Use your wallet to interact with the deployed smart contract. Here’s an example using web3.js to send a tipping transaction:


const Web3 = require('web3');
const web3 = new Web3('<YOUR_CELO_NODE_URL>');

async function tipCreator(contractAddress, creatorAddress, amount) {
  const tippingContract = new web3.eth.Contract(TippingContractABI, contractAddress);
  const accounts = await web3.eth.getAccounts();
  const sender = accounts[0];

  const tx = tippingContract.methods.tipCreator(creatorAddress, amount);
  const encodedTx = tx.encodeABI();

  const gasPrice = await web3.eth.getGasPrice();
  const gasLimit = await tx.estimateGas({ from: sender });

  const signedTx = await web3.eth.accounts.signTransaction(
from: sender,
to: contractAddress,
data: encodedTx,
gas: gasLimit,
gasPrice: gasPrice,

 const receipt = await web3.eth.sendSignedTransaction(signedTx.rawTransaction);
 console.log(`Transaction hash: ${receipt.transactionHash}`);

// Call the function to send a tipping transaction

Step 3: Implement User Interface (UI)

Develop a user interface to allow users to interact with the microtransaction functionality. This can be done using web development technologies such as HTML, CSS, and JavaScript. You can use libraries like React or Angular for building a dynamic UI.

//HTML (index.html):


<!DOCTYPE html>
  <title>Celo Microtransactions UI</title>
  <link rel="stylesheet" type="text/css" href="styles.css">
  <h1>Celo Microtransactions UI</h1>

    <label for="recipientAddress">Recipient Address:</label>
    <input type="text" id="recipientAddress" placeholder="Enter recipient address">

    <label for="transactionAmount">Transaction Amount:</label>
    <input type="number" id="transactionAmount" placeholder="Enter transaction amount">

  <button id="sendTransactionButton">Send Transaction</button>

  <div id="transactionStatus"></div>

  <script src="app.js"></script>
//CSS (styles.css):

body {
  font-family: Arial, sans-serif;

h1 {
  color: #333;

div {
  margin-bottom: 10px;

label {
  font-weight: bold;

input[type="number"] {
  padding: 5px;
  border: 1px solid #ccc;
  border-radius: 3px;

button {
  padding: 8px 15px;
  background-color: #4CAF50;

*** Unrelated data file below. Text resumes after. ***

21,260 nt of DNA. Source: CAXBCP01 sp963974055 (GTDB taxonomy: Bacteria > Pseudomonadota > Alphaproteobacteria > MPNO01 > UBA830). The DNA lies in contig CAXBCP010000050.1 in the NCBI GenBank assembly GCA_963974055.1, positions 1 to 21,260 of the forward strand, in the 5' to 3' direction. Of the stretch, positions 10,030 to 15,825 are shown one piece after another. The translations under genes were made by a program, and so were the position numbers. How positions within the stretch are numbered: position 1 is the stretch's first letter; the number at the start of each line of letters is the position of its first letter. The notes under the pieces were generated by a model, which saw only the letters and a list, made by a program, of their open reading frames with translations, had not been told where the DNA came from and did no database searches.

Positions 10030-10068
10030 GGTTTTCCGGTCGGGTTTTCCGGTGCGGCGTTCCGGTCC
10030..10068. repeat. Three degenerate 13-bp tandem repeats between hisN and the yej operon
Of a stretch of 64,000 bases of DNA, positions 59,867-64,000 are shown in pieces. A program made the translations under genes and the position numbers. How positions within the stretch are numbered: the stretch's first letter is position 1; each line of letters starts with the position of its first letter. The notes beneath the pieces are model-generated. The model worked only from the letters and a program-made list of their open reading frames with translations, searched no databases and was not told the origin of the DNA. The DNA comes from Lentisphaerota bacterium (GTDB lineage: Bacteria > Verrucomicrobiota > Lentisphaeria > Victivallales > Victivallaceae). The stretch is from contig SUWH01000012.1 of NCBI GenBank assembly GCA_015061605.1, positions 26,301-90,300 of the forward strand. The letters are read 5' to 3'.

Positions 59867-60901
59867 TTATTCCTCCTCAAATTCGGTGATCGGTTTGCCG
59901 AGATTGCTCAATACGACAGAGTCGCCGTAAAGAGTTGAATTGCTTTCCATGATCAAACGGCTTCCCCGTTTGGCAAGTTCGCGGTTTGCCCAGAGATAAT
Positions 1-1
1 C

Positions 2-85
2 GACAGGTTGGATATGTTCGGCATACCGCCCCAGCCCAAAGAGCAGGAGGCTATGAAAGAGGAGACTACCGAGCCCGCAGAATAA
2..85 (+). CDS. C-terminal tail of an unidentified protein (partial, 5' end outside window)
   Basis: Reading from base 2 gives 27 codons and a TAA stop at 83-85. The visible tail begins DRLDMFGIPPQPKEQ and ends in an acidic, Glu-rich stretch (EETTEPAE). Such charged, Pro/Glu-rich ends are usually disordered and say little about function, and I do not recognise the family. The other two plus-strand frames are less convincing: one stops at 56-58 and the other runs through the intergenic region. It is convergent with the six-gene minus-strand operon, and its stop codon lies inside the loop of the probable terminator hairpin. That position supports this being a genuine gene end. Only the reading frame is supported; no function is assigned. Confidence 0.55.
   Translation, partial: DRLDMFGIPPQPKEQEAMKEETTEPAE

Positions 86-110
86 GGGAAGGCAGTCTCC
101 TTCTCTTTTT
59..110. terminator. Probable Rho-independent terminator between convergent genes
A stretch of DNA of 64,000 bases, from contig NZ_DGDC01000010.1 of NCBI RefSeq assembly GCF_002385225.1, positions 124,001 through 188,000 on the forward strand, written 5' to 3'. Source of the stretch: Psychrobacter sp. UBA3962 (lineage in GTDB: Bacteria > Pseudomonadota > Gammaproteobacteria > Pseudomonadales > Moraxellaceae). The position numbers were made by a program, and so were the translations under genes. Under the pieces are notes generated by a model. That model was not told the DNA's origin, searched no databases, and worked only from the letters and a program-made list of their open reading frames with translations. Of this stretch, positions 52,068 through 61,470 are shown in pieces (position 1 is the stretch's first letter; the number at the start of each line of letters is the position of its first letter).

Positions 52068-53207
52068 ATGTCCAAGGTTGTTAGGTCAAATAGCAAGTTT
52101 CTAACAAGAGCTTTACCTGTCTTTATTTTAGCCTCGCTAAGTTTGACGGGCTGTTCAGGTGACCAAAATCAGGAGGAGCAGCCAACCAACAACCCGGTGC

color: #fff;
  border: none;
  border-radius: 3px;
  cursor: pointer;

#transactionStatus {
  margin-top: 10px;
//JavaScript (app.js):


document.addEventListener('DOMContentLoaded', function() {
  const sendTransactionButton = document.getElementById('sendTransactionButton');
  const recipientAddressInput = document.getElementById('recipientAddress');
  const transactionAmountInput = document.getElementById('transactionAmount');
  const transactionStatusDiv = document.getElementById('transactionStatus');

  sendTransactionButton.addEventListener('click', function() {
    const recipientAddress = recipientAddressInput.value;
    const transactionAmount = transactionAmountInput.value;

    // Validate user inputs
    if (recipientAddress === '' || transactionAmount === '') {
      transactionStatusDiv.innerText = 'Please provide recipient address and transaction amount.';

    // Perform microtransaction logic here
    // For example, use web3.js to initiate the transaction

    // Display transaction status
    transactionStatusDiv.innerText = 'Transaction sent successfully!';

Step 4: Connect UI with Smart Contract

Integrate the UI with the deployed smart contract to enable users to initiate microtransactions. You can use web3.js or other Celo-compatible libraries to interact with the contract from the UI. Here we would be using web3 to send a tipping transaction from our web application:


import Web3 from 'web3';

const web3 = new Web3(window.celo);

// Load the tipping contract ABI and address
const tippingContractABI = require('./TippingContractABI.json');
const contractAddress = '<CONTRACT_ADDRESS>';
const tippingContract = new web3.eth.Contract(tippingContractABI, contractAddress);

async function tipCreator(creatorAddress, amount) {
  const accounts = await web3.eth.getAccounts();
  const sender = accounts[0];

  await tippingContract.methods.tipCreator(creatorAddress, amount).send({ from: sender });

  console.log('Tip sent successfully!');

// Example usage
const creatorAddress = '<CREATOR_ADDRESS>';
const amount = '<TIP_AMOUNT>';

tipCreator(creatorAddress, amount);

Step 5: Handle Transaction Confirmation